Author: Hanna Sherry, TMS Clinician and Provisional Psychologist
The increase in demand for and diagnosis of Attention Deficit Hyperactive Disorder (ADHD) in adults shows that many people may have started noticing some symptoms in themselves and question whether they have ADHD. When it comes to assessing for ADHD though, there is an important question that arises, "is it ADHD or another mental health condition?". There are many mental health symptoms that overlap with ADHD. Understanding these symptoms and their causes is the first step to getting the help best suited to your condition.
For example, anxiety can often look like ADHD in a multitude of ways, but the reasons for these symptoms are very different. One important difference is that ADHD is a disorder of neural development involving alteration in the growth and development of the brain or central nervous system. This is characterised by developmental deficits that produce impairments of personal, social, academic, or occupational functioning. While most people are diagnosed with ADHD in childhood (90%), symptoms continue into adulthood, however, these symptoms may fluctuate and change over time.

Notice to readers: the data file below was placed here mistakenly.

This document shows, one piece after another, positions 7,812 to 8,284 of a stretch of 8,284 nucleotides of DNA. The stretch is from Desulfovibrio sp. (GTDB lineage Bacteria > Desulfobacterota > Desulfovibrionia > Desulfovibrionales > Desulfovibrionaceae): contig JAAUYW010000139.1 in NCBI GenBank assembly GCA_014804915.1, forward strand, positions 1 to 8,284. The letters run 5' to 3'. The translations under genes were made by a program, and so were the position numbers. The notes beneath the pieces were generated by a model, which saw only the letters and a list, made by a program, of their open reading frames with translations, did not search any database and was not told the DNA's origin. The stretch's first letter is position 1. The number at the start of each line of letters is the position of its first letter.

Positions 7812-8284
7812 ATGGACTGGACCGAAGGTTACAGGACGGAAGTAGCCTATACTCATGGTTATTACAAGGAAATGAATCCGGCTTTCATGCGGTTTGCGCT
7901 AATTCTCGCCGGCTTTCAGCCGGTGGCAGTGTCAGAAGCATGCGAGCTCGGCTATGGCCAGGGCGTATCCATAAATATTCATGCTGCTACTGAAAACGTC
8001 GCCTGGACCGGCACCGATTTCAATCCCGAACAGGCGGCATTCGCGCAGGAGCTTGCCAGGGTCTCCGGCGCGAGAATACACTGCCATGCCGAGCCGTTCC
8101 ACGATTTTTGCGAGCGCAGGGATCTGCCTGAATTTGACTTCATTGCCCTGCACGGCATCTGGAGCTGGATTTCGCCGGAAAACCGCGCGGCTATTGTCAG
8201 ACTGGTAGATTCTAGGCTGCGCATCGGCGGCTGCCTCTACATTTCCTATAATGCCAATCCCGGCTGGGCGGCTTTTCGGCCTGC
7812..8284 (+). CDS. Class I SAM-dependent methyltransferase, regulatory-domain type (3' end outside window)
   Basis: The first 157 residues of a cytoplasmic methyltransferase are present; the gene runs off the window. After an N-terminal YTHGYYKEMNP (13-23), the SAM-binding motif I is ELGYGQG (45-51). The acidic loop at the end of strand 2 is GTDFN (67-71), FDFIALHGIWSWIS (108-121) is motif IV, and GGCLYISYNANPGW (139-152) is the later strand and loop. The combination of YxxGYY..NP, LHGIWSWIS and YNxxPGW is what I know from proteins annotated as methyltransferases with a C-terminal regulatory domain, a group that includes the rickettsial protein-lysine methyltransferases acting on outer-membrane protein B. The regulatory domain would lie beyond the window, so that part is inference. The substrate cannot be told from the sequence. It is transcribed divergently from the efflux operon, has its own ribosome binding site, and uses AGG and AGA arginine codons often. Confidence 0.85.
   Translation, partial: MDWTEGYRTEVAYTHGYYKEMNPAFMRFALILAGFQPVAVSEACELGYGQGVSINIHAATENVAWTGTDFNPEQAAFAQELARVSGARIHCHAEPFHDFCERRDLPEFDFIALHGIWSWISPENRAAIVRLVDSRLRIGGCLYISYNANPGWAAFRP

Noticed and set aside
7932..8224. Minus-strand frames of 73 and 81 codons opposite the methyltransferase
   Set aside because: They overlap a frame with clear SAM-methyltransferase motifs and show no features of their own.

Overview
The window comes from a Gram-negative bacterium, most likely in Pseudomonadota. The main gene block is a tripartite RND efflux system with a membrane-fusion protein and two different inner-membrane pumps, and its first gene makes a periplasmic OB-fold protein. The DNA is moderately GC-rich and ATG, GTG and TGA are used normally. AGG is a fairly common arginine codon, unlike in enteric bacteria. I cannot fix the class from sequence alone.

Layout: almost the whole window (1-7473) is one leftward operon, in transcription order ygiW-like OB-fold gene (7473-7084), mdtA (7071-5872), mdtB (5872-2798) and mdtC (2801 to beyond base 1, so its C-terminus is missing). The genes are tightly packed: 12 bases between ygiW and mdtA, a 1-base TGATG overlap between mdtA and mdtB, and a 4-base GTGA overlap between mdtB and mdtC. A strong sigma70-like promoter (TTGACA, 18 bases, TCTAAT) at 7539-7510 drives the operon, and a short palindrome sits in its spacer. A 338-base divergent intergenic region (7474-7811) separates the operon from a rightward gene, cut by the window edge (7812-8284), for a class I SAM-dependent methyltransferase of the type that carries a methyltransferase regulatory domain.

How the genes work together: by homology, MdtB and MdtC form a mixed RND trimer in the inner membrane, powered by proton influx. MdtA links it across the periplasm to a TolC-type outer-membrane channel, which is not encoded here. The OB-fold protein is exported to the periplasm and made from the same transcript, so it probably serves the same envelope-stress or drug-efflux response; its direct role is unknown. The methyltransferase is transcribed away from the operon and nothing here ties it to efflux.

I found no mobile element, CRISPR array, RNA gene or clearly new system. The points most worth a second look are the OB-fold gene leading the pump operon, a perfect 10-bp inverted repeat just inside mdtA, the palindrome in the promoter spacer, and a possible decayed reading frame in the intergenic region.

Anxiety, on the other hand, is understood to be the mind and body’s physical response to perceived stressful, dangerous, or unfamiliar situations. It prepares the body to respond to threats by mobilising systems to help us stay alert, vigilant and energised. Anxiety can be specific to an environment or area of functioning, and individuals with anxiety disorders can recover or enter remission wherein their symptoms no longer meet the criteria for diagnosis. Interestingly, even though ADHD and anxiety disorders are quite different in their underlying processes, they do share several overlapping symptoms.